Recently I was lucky enough to go on a cruise of Alaska’s Inside Passage, visiting towns such as Juneau, Skagway, Ketchikan, and Sitka. I’d never been on a cruise before, and it was a great experience. But, being a hoax-history enthusiast, Sitka was the location that, before the trip, I was most looking forward to seeing. After all, it was the site of one of the greatest April Fool’s Day pranks of all time, the (fake) eruption of Mt. Edgecumbe.
Back in 1974, a local prankster, Porky Bickar, had air-dropped tires into the crater of Mt. Edgecumbe, lit them on fire, and made it seem as if the dormant volcano was rumbling back to life. So at last, I anticipated, I would get to see Mt. Edgecumbe and be able to imagine what it must have looked like to Sitka residents on that April 1st as they saw smoke rising from its top.
Unfortunately, the Alaska weather didn’t cooperate. When we arrived in Sitka, it was a damp, drizzly day. Mt. Edgecumbe wasn’t visible at all. This had been a problem for Porky as well. After dreaming up his prank, he had been forced to wait three years until an April 1st arrived when the weather was clear.
Still, there’s plenty of other things to see in Sitka. So, during the morning, my wife and I did a variety of touristy activities. We went to a raptor center, checked out the totem poles in the historical park, and visited the Russian Orthodox cathedral. Soon the afternoon had arrived, and we had just a few hours left in town before the ship departed. It was still a grey day, with no sign of the volcano. And I felt a sense of frustration, thinking that there had to be something to see in town related to the prank. It was probably the only time in my life I would be there. What a waste if I couldn’t take advantage of the opportunity!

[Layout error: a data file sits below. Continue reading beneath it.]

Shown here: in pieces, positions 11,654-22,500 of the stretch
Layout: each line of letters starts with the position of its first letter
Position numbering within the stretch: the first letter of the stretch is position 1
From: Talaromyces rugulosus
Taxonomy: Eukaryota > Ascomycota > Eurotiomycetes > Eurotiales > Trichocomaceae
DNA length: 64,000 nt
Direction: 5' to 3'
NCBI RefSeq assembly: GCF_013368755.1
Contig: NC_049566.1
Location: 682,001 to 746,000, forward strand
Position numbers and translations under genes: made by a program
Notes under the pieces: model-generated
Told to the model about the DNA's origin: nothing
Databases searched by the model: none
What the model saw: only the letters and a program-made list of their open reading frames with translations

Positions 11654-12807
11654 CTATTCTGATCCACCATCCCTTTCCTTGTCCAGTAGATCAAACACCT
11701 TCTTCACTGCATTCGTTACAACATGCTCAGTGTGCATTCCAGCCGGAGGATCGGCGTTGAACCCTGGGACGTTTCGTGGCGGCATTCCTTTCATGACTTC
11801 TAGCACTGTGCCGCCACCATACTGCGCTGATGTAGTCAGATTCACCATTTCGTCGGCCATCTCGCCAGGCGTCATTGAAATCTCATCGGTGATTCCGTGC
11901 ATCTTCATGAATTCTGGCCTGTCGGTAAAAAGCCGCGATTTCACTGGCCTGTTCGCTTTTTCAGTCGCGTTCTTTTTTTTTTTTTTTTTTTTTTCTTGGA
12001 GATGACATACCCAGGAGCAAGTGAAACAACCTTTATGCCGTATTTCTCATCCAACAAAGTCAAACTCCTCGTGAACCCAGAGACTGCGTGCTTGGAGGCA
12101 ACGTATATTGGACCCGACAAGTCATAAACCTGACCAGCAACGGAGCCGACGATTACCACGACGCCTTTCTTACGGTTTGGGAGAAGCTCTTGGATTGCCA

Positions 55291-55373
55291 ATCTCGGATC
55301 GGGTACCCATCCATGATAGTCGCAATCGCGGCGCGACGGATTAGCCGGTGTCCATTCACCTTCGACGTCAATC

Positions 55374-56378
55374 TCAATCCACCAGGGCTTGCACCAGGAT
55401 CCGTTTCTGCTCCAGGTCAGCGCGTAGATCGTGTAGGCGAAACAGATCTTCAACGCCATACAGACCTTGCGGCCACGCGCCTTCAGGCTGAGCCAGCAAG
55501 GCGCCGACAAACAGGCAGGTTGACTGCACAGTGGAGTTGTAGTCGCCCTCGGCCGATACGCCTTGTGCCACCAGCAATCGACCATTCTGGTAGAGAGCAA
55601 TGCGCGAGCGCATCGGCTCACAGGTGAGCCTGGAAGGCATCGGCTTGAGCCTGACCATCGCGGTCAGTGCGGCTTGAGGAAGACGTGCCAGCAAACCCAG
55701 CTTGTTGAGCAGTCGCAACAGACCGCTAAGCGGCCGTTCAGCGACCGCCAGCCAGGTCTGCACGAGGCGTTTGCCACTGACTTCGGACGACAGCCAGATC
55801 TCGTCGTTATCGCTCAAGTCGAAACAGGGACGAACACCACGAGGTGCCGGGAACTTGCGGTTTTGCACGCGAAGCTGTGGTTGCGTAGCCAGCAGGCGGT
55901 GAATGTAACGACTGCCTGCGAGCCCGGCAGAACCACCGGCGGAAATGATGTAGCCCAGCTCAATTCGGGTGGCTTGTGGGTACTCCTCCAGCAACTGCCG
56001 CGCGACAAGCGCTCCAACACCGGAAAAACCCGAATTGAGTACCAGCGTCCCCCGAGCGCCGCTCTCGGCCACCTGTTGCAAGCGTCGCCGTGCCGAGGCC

But what to see? The prank had occurred over 45 years ago. Porky himself had died in 2003. Plus, pranks don’t tend to leave behind much in the way of material history. They’re not the kinds of things that museums or cultural centers typically commemorate.
I was about to give up and spend the rest of the time browsing through the gift shops with the other cruise-ship passengers, but then I spotted the Sitka Visitor’s Center and decided I might as well stop in and ask them for help.
The young woman working there turned out to be incredibly helpful. She knew all about the prank, but initially I stumped her when I asked if there was anything related to it that it was possible to see. She conceded that there was no memorial or museum display about the prank. But then she had an idea! She recalled that Porky was buried in Sitka National Cemetery, located at the edge of town. Why not visit his grave, she suggested. Since the town of Sitka is quite small, it was only a short walk.
I thought that was an excellent suggestion. For some reason, it had never occurred to me to think about visiting Porky’s grave, or that it might be so close to the town center.
After thanking her, my wife and I set off to find Porky, and less than fifteen minutes later we had succeeded. It was, indeed, only a very short walk to the cemetery, and once there a grave locator allowed us to find Porky’s grave almost immediately. (You have to search for his full name, Oliver J. Bickar. Although his nickname, Porky, is included on the marker.) He’s buried right next to the main building.
We spent a few minutes paying our respects at his grave. I posed for a picture beside his tombstone. The entire experience felt like a nice way to be able to connect, on a more personal level, with a prank that, over the years, I’ve spent so much time researching and reading about. Then we headed back into town.
So that was my visit to Sitka. I didn’t get to see Mt. Edgecumbe, but at least I got to visit Porky.